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01-09-2010

Showcase Auckland hotel Westin Lighter Quay in chaos

One of Auckland's top hotels, the Westin Lighter Quay, is in chaos as unit titleholders and receivers square off over access to and revenue from 114 of its 172 rooms and its bar, restaurant and retail areas.

By Businesswire.co.nz

As many as 100 lay-offs are tipped at the five-star development in Auckland's Viaduct Basin following High Court action by approximately 100 unit titleholders to cancel the leases on the 114 rooms.

Receivers Korda Mentha is acting as receiver for Bank of Scotland, the primary creditor to the $130 million development, which was undertaken by businessman Nigel McKenna, through his company, Melview Viaduct Harbour.

The receiver intends to try to operate the hotel on the remaining 60 rooms and has barred unit owners from accessing their properties, while declining to take up an offer of arbitration. The unit holders offered to buy out the remainder of the development and re-establish a basis for the whole hotel complex to remain operating.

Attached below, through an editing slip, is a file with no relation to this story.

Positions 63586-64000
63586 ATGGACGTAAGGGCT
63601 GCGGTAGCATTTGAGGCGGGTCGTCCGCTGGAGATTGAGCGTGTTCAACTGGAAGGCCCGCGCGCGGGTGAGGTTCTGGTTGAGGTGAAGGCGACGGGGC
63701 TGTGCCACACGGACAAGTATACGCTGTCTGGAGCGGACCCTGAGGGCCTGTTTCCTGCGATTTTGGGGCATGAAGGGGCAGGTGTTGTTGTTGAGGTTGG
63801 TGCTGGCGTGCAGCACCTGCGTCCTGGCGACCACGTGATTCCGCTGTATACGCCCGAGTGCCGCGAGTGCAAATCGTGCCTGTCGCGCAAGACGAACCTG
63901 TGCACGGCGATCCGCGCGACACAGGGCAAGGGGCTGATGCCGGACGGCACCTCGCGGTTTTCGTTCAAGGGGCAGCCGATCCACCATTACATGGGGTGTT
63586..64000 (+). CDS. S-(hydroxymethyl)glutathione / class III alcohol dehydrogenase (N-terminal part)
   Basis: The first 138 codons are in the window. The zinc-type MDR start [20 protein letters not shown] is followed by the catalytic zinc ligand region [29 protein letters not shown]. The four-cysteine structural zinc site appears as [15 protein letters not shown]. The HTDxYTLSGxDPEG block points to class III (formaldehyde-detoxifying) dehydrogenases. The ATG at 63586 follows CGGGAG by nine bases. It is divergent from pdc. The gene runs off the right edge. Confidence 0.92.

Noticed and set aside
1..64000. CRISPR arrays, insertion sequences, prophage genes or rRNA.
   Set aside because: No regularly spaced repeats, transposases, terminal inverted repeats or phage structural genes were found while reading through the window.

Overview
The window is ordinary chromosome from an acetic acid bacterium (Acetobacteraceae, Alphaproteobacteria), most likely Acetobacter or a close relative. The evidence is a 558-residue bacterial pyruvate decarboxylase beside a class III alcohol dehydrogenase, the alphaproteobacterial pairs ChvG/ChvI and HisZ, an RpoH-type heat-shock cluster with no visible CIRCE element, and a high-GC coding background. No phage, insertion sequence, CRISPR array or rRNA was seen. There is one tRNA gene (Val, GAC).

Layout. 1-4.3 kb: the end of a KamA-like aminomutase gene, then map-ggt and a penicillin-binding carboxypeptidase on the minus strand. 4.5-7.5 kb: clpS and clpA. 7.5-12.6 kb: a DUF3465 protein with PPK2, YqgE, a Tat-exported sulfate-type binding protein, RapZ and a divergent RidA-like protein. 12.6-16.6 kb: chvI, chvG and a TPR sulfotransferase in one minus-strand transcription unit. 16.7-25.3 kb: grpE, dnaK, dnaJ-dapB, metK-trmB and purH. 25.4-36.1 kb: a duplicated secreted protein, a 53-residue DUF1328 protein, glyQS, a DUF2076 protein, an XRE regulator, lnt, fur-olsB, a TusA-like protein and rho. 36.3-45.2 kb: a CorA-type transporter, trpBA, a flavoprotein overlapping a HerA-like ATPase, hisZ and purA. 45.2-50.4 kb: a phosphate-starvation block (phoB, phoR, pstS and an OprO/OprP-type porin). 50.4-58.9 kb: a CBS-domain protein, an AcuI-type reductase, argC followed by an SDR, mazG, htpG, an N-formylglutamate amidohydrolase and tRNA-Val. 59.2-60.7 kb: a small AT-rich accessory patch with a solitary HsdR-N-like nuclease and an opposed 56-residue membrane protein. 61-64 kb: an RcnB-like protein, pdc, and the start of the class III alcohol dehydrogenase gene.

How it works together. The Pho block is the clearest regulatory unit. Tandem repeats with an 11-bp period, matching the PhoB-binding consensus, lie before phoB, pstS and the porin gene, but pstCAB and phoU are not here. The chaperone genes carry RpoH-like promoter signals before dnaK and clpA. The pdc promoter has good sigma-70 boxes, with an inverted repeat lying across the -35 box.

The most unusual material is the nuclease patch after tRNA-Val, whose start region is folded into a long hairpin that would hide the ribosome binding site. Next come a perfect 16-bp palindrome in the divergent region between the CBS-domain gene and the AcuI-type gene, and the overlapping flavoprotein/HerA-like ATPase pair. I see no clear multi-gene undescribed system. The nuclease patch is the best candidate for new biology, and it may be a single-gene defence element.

The hotel is fully booked during next year's Rugby World Cup.

"There is a very real potential here to badly damage New Zealand's tourism brand, throw into disarray the plans of hundreds of guests booked for the 2011 Rugby World Cup, cost jobs and be a black mark against New Zealand's international reputation as a safe place to invest," said Graham Wilkinson, a lawyer acting for the 100 unit titleholders.

The owners had offered to buy out the Melview assets in the hotel, which is managed as a web of separately titled properties, including the restaurants, bars and other revenue-generating guest services, under the Westin brand.

Receiver Michael Stiassny issued a statement saying "no reasonable offer was tabled."

Wilkinson said while Melview had offered investors in the complex guaranteed returns for three years, these were not paid, and buyers discovered they were liable for hidden costs of more than $2.5 million annually in rent for the commercial spaces in the complex.

Auckland City Council rates had also been found to be unpaid, said Wilkinson.

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